Osmania General Hospital’s Heritage Building Faces Demolition Threat Amidst Controversy in Telangana

In a city steeped in history, the century-old Osmania General Hospital (OGH) in Hyderabad finds itself at the center of a heated debate over its future. The newly formed Congress government in Telangana has upheld the decision of the previous Bharat Rashtra Samithi regime to demolish the iconic heritage structure and replace it with a modern multi-speciality hospital.

Telangana’s advocate general, A Sudarshan Reddy, conveyed to a division bench of the state high court that the old heritage block of OGH must be razed to construct a new hospital complex. According to Reddy, the existing structure is deemed unfit for hospital purposes, citing concerns about its precarious nature. The high court, hearing petitions from heritage conservationists opposing the demolition, has scheduled the case for further deliberation on February 12.

Two expert committees, formed on the high court’s recommendations, supported the government’s stance that the current OGH building is unsuitable for hospital use. The advocate general explained that due to the building’s precarious condition, the sanctioned bed strength would be reduced from 1,800 to 1,000. The government has allocated funds for the construction of the new complex, pending the court’s direction.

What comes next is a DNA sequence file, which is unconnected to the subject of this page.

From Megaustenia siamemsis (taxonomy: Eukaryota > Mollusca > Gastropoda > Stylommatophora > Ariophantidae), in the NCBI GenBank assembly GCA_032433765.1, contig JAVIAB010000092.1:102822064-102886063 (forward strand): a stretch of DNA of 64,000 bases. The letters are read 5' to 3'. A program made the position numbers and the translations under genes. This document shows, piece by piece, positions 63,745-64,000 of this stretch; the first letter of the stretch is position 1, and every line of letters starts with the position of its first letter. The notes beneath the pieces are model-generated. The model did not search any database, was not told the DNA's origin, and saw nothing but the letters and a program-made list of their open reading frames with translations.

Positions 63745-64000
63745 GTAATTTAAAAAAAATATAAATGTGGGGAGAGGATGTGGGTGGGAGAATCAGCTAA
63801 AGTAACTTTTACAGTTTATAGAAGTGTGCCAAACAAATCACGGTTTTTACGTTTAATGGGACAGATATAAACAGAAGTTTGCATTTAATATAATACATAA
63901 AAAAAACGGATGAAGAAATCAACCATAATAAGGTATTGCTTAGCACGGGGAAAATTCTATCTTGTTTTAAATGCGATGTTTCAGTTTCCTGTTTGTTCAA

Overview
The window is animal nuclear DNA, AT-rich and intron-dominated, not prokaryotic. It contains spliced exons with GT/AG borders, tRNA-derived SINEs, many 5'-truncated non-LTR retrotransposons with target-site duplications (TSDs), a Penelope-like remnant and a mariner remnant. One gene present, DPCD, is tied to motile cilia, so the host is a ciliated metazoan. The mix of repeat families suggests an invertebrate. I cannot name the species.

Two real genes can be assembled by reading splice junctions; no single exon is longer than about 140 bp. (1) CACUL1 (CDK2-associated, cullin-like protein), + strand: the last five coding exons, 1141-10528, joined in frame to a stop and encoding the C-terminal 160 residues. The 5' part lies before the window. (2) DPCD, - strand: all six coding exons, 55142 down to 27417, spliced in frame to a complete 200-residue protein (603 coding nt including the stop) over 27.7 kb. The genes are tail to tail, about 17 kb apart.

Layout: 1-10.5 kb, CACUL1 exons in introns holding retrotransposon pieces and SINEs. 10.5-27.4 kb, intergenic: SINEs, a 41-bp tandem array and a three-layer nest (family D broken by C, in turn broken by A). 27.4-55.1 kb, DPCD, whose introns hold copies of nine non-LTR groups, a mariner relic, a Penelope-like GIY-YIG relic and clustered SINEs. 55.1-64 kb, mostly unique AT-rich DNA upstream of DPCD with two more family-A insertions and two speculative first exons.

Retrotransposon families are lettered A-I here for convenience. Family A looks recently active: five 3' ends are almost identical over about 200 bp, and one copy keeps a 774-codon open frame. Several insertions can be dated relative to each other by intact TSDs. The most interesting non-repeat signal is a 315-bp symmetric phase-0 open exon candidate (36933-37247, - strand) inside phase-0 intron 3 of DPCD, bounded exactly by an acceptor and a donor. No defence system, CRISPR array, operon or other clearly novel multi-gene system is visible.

Heritage activists, represented by senior counsel Nalin Kumar, argued for the preservation of the heritage building based on recommendations from an independent committee. However, the advocate general countered, asserting that even this committee acknowledged the impracticality of running a hospital in the old structure.

During a health department review meeting, Chief Minister A Revanth Reddy emphasized that the government would abide by the high court’s decision on the heritage building’s fate and hospital expansion. Citing legal complexities surrounding the heritage building, officials informed the chief minister of challenges hindering OGH’s expansion.

In an affidavit submitted to the high court in July of the previous year, the Bharat Rashtra Samithi government advocated demolishing the 100-year-old heritage structure and its adjoining buildings. The proposed plan outlined the construction of an ultra-modern multi-storeyed 1,812-bed hospital spanning 35.76 lakh square feet on the 22-acre land.

The consultative committee, which included public representatives, officials, and technical experts, unanimously recommended the demolition of OGH’s existing building. Engineer-in-Chief of roads and buildings, I Ganapathi Reddy, emphasized the need for a new hospital complex, citing National Building Code 2016 requirements that restrict the footprint to less than 40% of the total area.

As the debate intensifies, the fate of Osmania General Hospital’s heritage building hangs in the balance, waiting for the high court’s decisive direction. The clash between preservationists and proponents of modernization underscores the complex challenges inherent in balancing history and progress in urban development.